1.) How are Atkinson Scholarship recipients selected?
We assess applications in three areas:
For Academics, we look primarily at grade point average. Course difficulty, test scores and teacher recommendations are also considered. Recipients often have a GPA of 3.0 or higher. Academic performance is weighted slightly higher than the other two categories.
“Merit” includes extracurricular activities, leadership, work experience, student essays (writing quality and content) and recommendations.
For Merit, we review two essays submitted by the applicant, two appraisals and a list or resume of extracurricular activities and work experience. This subjective piece of the application is reviewed and rated by a committee comprised of Foundation board members and staff. Ratings are then averaged into a single score.
c.) Financial Need
For Financial Need, we calculate Expected Family Contribution (EFC) using a formula developed by the IRS. Foundation staff set an EFC “ceiling” each year after receiving applications and comparing the applicant pool. In 1996, the first year of the program, our EFC threshold was $15,000. In the last few years, the ceiling has fluctuated around $60,000. Students with EFCs above the ceiling are taken out of consideration. (Go to our Thoughts on Financial Need page for more information.)
We then interview the top candidates and select around 15 recipients.
2.) Who is the ideal Atkinson Scholar?
There’s no single “ideal.” The Atkinson Scholarship is truly a “combination” award which is why you’ll see an eclectic group of students among our recipients: Students who have demonstrated outstanding leadership, students with tremendous financial need and students with high GPAs with lesser need are all excellent candidates.
We also look for that ubiquitous quality that we call “promise.” Some of our most satisfying awards have gone to students who might have started high school slowly but orchestrated a turnaround, particularly in academics or leadership. We’re talking about young people, after all. Many don’t come into their own until their late teens (or later).
What all Atkinson Scholars have in common is a clear focus on education and a desire to contribute to the world in a positive way.
While students generally need to score high in all three categories to be invited for an interview, high scores in two categories can sometimes earn an applicant an interview spot.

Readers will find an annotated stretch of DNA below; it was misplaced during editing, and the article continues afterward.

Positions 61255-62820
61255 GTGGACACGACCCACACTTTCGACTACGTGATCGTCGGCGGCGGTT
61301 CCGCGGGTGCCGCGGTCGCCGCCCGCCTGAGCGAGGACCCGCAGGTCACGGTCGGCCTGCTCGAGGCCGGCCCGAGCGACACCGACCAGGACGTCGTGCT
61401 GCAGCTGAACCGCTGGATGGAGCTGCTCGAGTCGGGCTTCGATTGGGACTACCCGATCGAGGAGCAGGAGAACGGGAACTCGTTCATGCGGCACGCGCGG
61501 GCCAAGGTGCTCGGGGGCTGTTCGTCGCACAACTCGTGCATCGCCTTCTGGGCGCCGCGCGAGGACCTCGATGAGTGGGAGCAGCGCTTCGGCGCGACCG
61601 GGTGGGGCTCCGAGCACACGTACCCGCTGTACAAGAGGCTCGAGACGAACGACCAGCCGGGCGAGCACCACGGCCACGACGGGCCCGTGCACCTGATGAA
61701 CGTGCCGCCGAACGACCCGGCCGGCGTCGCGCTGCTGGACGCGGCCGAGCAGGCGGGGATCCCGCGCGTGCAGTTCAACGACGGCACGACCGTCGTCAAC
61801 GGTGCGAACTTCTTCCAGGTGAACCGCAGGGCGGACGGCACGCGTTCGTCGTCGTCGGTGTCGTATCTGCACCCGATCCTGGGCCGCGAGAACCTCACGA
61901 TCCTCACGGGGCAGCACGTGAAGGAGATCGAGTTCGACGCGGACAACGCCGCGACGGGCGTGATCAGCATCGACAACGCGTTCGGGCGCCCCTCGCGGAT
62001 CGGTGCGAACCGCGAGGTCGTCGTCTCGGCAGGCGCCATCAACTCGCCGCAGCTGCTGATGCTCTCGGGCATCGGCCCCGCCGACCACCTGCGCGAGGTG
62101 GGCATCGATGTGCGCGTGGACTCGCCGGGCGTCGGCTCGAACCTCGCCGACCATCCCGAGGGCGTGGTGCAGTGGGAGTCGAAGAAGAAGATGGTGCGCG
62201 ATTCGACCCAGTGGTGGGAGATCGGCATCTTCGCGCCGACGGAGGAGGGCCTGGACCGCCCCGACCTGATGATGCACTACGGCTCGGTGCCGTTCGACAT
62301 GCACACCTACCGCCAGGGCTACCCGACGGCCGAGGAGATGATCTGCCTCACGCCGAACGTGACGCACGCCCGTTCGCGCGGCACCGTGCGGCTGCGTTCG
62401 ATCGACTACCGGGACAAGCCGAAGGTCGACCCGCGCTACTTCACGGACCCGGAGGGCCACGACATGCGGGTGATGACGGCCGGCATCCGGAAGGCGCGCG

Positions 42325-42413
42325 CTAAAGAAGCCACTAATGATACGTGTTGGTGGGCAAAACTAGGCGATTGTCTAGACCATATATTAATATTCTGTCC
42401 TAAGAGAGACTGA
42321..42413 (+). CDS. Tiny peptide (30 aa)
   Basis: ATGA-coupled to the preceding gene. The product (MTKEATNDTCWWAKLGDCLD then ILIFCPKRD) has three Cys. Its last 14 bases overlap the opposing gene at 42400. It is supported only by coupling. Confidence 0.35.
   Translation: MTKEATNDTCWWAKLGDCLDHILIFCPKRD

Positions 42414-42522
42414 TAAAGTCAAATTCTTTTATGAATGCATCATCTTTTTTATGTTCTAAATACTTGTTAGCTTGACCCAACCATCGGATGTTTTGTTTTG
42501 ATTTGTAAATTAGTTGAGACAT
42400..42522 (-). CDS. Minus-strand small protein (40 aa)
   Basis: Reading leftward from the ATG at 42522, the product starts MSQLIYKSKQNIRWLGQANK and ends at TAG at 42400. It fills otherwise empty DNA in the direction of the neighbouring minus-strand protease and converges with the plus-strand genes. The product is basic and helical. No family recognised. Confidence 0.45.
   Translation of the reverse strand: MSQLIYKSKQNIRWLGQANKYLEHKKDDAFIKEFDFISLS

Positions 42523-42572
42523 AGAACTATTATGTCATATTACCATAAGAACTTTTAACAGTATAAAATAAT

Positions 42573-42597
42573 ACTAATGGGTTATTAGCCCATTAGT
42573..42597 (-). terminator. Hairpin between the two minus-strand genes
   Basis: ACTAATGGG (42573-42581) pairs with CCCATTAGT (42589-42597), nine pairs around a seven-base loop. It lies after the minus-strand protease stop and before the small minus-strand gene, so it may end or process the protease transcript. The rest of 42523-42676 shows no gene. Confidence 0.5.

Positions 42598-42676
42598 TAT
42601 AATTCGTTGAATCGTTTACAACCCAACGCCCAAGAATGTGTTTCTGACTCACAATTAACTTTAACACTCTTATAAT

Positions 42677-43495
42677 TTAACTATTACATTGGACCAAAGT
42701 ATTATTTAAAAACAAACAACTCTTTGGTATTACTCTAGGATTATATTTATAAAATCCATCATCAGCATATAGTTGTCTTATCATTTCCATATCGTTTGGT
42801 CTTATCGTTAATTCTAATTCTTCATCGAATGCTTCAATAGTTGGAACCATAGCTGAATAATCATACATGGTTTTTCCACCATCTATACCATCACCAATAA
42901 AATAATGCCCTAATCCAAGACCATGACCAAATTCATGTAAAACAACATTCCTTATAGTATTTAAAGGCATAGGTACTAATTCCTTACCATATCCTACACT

Each year at the Foundation we pause and revisit the question: Are we selecting an appropriate mix of recipients who represent the values of the Foundation and the community we live in?
3.) Is my application information confidential?
Yes, Foundation staff are the only ones who see detailed financial information. Materials are later deleted from the online portal.
4.) Why doesn’t the Sudbury Foundation offer “Merit Only” scholarships?
The Foundation is governed by IRS regulations that stipulate that financial need be a component of the scholarship review and decision process.
We’re sympathetic to the families who have lived modestly and saved for college. They can’t afford skyrocketing colleges costs but aren’t eligible for financial aid based on current formulas. Their hard-working students deserve some recognition and assistance. We’ve adjusted our process, mainly by raising the EFC ceiling, so that some students from what we consider “moderate” income families make the cut off and are invited for interviews.
5.) Some Atkinson recipients I know do not appear to have financial need.
As with anything, appearances can be deceiving. Just because a family lives in a large house in town or drives a nice car doesn’t necessarily mean they are financially secure. Our assessment is based on the financial data we receive. We confirm its accuracy by requiring submission of both 1040 and W-2 forms. We review the data carefully and if there is any uncertainty we request additional information.
No system is perfect but we continually review our process to insure it’s as thorough and fair as possible given the many factors involved.
6.) Is the Atkinson Scholarship related to the L-S Scholarship Fund Dollars for Scholars (LSSF)?
No. Both offer wonderful scholarship opportunities for local high school seniors but are completely separate, with different application guidelines, processes and time frames.
We encourage you to contact us if you have any questions.